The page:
Independent Spotlight is a continuing series on Stewart’s blog. The series revolves around independent artists and bands sending their music to Brett to review. No band is promised a positive review, and all music is reviewed honestly in an effort to better independent music.
In this edition of the Independent Spotlight, I’m going to be digging into ‘My Finest Hour,’ a new EP from the English singer songwriter, Andy Oliver. The folky has already received quite a bit of acclaim for his previous efforts, so there’s a lot riding on this new album. Even Don Mclean has had kind words for Oliver’s work. So with that said, I’m not entirely sure why he needs my input... (I mean, come on. Don Mclean.) I digress. Let’s check out the man’s new record.
‘We’re all caught in circadian rhythm,’ Oliver croons over a subtle acoustic backing and rather simplistic production. His voice is quite similar to, well, someone like Don Mclean. He’s got some serious vocal chops, but I like how he suppresses something in the music. It’s intentionally easy going: soft on the ears, easy to sing along to, and vocally angelic. For what it is and what it’s supposed to be, it’s perfect.
‘The Shock of the Fall’ has wonderful acoustic instrumentation. The use of the acoustic guitar and piano are more prominent here because there isn’t any percussion supporting the track. I actually like this better than ‘Ordinary Day.’ The brevity of the sonic space of this track makes it more poignant. Plus, once the percussion hops in three quarters of the way through, it’s more of a statement.
There is something that this record is missing, though: a beautiful little flute introduction. Fear not, dear listener, the title track, ‘Finest Hour,’ fulfills the flute quota quite elegantly. A softly overdriven guitar accompanies Oliver’s wonderful vocals in remarkable harmony. I love the chorus on this track. It’s infectiously catchy and well written. Hook writing is an often overlooked art. Seriously, go write me a good hook. It’s very difficult. Oliver has mastered that art well and that expertise shines through most powerfully on ‘Finest Hour.’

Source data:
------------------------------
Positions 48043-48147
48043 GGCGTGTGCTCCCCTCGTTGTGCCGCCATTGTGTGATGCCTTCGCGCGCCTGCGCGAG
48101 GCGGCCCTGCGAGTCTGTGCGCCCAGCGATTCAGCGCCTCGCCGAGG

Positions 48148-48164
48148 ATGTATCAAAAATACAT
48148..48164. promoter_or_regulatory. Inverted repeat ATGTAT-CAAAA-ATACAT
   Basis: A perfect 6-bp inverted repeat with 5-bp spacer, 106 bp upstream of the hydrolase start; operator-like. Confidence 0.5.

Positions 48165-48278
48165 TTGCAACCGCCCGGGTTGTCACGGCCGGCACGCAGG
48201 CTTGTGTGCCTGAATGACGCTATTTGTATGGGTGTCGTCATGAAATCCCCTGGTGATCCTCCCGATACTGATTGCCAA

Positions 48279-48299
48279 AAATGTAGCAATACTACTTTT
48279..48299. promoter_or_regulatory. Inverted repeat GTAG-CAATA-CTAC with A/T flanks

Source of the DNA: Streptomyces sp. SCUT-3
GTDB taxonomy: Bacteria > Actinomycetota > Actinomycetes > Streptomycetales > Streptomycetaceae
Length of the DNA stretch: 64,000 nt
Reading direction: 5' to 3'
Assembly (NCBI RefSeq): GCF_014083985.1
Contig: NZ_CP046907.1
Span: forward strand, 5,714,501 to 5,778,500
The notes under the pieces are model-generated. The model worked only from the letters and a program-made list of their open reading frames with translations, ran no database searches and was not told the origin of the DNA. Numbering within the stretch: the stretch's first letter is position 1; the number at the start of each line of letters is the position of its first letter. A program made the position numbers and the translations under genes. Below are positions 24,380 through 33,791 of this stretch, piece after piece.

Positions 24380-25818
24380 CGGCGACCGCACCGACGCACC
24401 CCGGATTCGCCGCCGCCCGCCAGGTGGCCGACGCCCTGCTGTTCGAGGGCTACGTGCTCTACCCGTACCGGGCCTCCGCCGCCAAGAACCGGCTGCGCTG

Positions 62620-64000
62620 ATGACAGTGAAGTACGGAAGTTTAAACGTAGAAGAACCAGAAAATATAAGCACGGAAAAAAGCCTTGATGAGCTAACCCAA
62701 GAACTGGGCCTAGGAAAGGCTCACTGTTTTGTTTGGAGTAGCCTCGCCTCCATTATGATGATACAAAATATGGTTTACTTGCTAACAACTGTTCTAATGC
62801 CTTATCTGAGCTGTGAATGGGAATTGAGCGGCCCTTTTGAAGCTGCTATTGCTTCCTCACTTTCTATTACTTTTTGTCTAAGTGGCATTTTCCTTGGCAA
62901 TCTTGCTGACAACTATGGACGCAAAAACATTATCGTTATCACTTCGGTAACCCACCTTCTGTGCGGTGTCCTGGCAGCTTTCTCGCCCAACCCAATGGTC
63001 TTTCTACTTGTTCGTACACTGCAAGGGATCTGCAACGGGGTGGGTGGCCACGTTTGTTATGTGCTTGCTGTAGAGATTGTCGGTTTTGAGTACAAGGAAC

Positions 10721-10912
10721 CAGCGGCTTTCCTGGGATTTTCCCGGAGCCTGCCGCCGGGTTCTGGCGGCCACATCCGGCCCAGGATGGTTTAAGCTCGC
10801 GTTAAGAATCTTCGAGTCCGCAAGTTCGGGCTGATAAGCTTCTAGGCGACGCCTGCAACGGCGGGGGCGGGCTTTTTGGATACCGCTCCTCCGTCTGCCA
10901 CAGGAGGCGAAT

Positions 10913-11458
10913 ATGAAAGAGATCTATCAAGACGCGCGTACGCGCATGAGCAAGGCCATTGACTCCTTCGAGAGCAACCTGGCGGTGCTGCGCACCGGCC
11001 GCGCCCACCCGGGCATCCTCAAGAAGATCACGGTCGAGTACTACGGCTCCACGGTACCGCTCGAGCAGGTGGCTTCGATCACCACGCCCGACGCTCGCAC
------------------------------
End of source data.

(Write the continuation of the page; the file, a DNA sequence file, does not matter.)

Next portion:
‘Why God Why’ is one of the more emotional tracks on the album. It feels like an incredible departure from the happy pastures of ‘Ordinary Day.’ In actuality, this change is very welcome. This darker, more introspective lyricism suits Oliver. It feels like an even better use of his talent, and thus, ‘Why God Why’ is one of the best of the seven tracks. ‘Take comfort in the night sky that we all live under,’ Oliver advises. ‘And when it feels it’s only falling in on you - that’s when you wonder, ‘why God, why?’ Beautiful.
The harmonies on ‘Reasons’ make it a hauntingly gorgeous finale. Even though I’ll always be ridiculed for it, I am a massive John Denver fan and always will be. ‘Reasons’ sounds like it’s straight off of a Denver record. Also, that brings me to a point I wanted to address before the end of this review...
Oliver classifies himself as folk music. That’s an absolutely apt classification of it, but it’s worth noting what kind of folk music it is. In the 1960s, folk was more akin to Bob Dylan or Pete Seeger. There was a very definitive switch in folk style at the beginning of the 1970s. Artists like Don Mclean, Harry Chapin, John Denver, James Taylor, and a slew of others made the genre much more introspective and feelings based. (Historically, this is because they were so burnt out of the previous decade’s heavily political and angsty folk music.) I wanted to mention that Oliver’s folk music is on the latter spectrum, the early 1970s folk. There’s a huge difference between the two versions of folk, and I think it’s worth mentioning which to expect with Oliver.
In any case, ‘My Finest Hour’ may certainly be Andy Oliver’s finest hour. It’s a fantastic record that’s beautifully composed, well sung, and well performed. It’s absolutely worth checking out to get your fix of soft acoustic singer songwriting. Check it out at the links below: